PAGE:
Monthly Archives: February 2010

Lincoln vs. McClellan

                 This cartoon is about the presidential election of 1864 between republican Abraham Lincoln and democrat General George B. McClellan.  1865 on the parcel represents the inauguration.

     Columbia is written on the bottom of her American flag colored dress, and she symbolizes America.  Usually, she also is wearing a crown.

     Lincoln is next to Columbia saying, “Guefs I’m the Man to carry it-I CARRIED IT BEFORE.”  He has a wagon called A. Lincoln’s Union Express with Emigration, Monroe Doctrine, Pacific Railw[ay], and Emancipation.    

     Emigration is when people from other countries move to a country (in this cartoon it would be to the United States).  During the 1860s, there were 30.4 million immigrants.  The Monroe Doctrine is named from President James Monroe’s 1823 address to Congress.  He said that Europe should not have colonies in the Western Hemisphere and that the United States would not participate in European Wars.

     Lincoln signed the Pacific Railway Act of 1862 which gave government funding toward the Pacific Railroad that went from the Missouri River to the Pacific Ocean.  It gave Land Grants and U.S. Government Bonds to the Union Pacific Railroad, the Central Pacific Railroad, and the Union Pacific Railroad to forma transcontinental railroad.  The railroad was completed in 1869.

     Emancipation means to free a slave from bondage.  The word is used in terms of the Emancipation Proclamation of 1863.  President Lincoln wrote this document that freed the slaves in the American south.

     The Democratic candidate in the 1864 election, McClellan, has an empty wheelbarrow with Chicago Platform written on it.  The Chicago Platform was a platform to negotiate with the American South during the Civil War.  People thought that the South would keep slavery and the war would end under this plan.

     It is obvious that the person who drew the cartoon thought that Lincoln had more to offer the United States than McClellan.  Lincoln won his second presidential election in 1864.

Advertisements

Carpetbaggers

 

Carpetbaggers were Northerners who traveled to the South in the United States during 1865-1877, the Reconstruction period, to buy land in the South because it was cheap.  Southerners did not like the carpetbaggers and this political cartoon is a famous picture Thomas Nast drew in 1872 to show that.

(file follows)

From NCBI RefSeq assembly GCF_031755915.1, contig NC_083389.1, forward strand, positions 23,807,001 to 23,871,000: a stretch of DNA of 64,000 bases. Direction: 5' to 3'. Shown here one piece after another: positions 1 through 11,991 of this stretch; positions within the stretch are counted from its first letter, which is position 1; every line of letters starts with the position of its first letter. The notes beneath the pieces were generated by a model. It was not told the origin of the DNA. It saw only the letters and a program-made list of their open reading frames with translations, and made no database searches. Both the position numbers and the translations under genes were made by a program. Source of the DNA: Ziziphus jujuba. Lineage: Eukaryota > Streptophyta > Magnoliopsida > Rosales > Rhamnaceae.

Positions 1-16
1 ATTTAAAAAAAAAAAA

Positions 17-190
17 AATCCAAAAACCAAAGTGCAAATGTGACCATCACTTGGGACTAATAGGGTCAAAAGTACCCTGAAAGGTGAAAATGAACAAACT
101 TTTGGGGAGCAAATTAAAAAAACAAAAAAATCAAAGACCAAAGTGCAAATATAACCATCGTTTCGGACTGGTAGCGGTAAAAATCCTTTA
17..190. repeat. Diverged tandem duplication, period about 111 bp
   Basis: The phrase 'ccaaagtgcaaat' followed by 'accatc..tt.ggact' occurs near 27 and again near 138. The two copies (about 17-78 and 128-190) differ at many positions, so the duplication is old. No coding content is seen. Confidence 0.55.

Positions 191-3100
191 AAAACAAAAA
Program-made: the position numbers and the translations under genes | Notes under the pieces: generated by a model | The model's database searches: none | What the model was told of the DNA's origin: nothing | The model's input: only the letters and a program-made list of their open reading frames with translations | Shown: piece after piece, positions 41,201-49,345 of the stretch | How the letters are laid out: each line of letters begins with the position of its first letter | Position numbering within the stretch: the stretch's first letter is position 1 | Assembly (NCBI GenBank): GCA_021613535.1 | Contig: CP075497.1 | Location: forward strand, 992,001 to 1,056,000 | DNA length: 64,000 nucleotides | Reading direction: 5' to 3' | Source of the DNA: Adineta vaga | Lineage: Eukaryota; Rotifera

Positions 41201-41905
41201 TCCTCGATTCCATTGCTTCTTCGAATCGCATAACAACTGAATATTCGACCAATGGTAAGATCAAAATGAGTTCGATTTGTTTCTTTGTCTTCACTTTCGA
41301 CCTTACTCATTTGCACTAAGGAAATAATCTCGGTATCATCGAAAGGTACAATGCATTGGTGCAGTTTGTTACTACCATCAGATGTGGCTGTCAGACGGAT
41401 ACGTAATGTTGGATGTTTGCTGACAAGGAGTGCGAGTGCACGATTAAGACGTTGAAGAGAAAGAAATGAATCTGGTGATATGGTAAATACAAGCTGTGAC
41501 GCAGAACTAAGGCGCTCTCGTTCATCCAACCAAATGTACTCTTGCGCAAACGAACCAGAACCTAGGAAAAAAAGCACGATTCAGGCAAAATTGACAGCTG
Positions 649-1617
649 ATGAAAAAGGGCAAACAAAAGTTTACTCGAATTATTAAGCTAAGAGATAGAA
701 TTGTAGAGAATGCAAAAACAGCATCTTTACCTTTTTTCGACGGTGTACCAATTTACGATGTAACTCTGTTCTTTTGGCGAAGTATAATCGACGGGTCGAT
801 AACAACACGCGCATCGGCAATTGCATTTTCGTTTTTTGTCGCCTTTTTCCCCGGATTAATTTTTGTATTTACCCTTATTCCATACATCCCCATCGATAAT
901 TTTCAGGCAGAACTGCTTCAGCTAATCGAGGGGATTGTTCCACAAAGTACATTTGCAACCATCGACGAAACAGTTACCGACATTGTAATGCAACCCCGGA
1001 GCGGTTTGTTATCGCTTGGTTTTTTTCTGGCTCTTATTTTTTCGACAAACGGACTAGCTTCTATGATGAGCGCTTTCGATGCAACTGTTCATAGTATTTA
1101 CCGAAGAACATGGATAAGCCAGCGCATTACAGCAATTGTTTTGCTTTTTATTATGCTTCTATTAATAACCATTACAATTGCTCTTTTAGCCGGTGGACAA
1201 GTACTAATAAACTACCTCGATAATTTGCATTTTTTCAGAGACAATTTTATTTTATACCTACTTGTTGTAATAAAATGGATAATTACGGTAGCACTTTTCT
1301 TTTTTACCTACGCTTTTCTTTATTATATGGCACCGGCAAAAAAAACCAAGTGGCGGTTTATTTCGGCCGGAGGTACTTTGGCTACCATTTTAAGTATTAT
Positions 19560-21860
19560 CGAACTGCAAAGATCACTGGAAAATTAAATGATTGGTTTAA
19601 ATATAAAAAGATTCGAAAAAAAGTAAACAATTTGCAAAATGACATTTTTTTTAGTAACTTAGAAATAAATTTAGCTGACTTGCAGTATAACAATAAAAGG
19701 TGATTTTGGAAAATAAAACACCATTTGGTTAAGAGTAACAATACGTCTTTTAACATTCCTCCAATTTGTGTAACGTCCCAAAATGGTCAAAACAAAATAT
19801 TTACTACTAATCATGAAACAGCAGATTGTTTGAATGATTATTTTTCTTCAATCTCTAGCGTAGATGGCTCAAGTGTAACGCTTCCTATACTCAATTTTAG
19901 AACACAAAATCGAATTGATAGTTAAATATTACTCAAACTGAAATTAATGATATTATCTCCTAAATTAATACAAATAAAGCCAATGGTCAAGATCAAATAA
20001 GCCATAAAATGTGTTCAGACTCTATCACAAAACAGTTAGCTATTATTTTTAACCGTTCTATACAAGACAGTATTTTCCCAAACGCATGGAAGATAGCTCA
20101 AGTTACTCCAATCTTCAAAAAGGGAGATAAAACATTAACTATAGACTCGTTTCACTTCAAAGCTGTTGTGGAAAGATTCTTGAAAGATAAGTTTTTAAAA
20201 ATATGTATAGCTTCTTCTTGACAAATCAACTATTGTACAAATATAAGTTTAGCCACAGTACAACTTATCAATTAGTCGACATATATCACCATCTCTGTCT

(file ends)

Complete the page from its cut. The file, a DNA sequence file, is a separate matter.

Upton Sinclair

    Journalist Upton Sinclair was one of the muckrakers mentioned in an earlier blog entry.  He ran for governor of California in 1926 and 1934 wanting to end poverty and unemployment in California.  Some Americans thought he was a socialist, but internationally, he was known as a capitalist.

Yellow Journalism


     William Randolph Hearst of The New York World and Joseph Pulitzer of The New York Journal were rival publishers during the 1800s.  They both wrote in a sensationalist         style called yellow journalism or the yellow press.  It was called yellow journalism because The New York World had lots of color, including yellow, which was a hard color to print.

       Both newspapers wrote about the Cuba Civil War.  To appeal to the masses, both papers exaggerated the Spain’s attacks towards Cuba and slanted the readers toward Cuba.

Muckrakers

              This political cartoon is by Joseph Keppler, published in 1889 in  “Puck” magazine called “The Bosses of the Senate.”

Journalists and other writers beginning in the 1860s who uncovered social problems in society, were called muckrakers by Theodore Roosevelt in 1906.  He coined the term and it caught on. 

            Interestingly enough, first they focused on railroads and the Standard Oil trust.  These two topics are in my earlier blog postings.  In the 1900s, they focused on political scandals focusing on political machines.  Political machines are groups that are headed by bosses and staffed with campaign workers.  The bosses rewarded the workers with jobs in that political party. 

            Some of the muckrakers include Upton Sinclair and Lincoln Steffens.  Steffens wrote a book called The Shame of the Cities. 

            Some other things that muckrakers wrote about were child labor, poverty, family, prostitution and natural recourses, women, and blacks.

Democratic Party

In this political cartoon, the donkey is depicting President Andrew Jackson and representing the Copperhead Press.  Underneath him is the sleeping E.M. Stanton.  

This cartoon is drawn by Thomas Nast.  It is through his drawing of the donkey that the Democratic Party began using the donkey as their symbol.

Andrew Jackson represented everyday people and wanted to get rid of the electoral college.  He was elected to the presidency in 1828.  In 1829, his inaugural celebration was different than the previous presidents.  His guests brought liquor and wore muddy boots; they ruined the furniture and china.  Usually, the inauguration was a classy event, but Jackson made it a party.

Republican Party

The Republican Party formed in 1854 with the causes of the abolition of slavery, high protective tariffs, and finishing a transcontinental railroad.  

Thomas Nast, a political cartoonist for Puck magazine drew this political cartoon that began using the elephant as the Republican Party’s symbol.

In the political cartoon, the Republican vote is dominating all the other parties’ votes.  He is trampling onto repudiation, inflation and reform.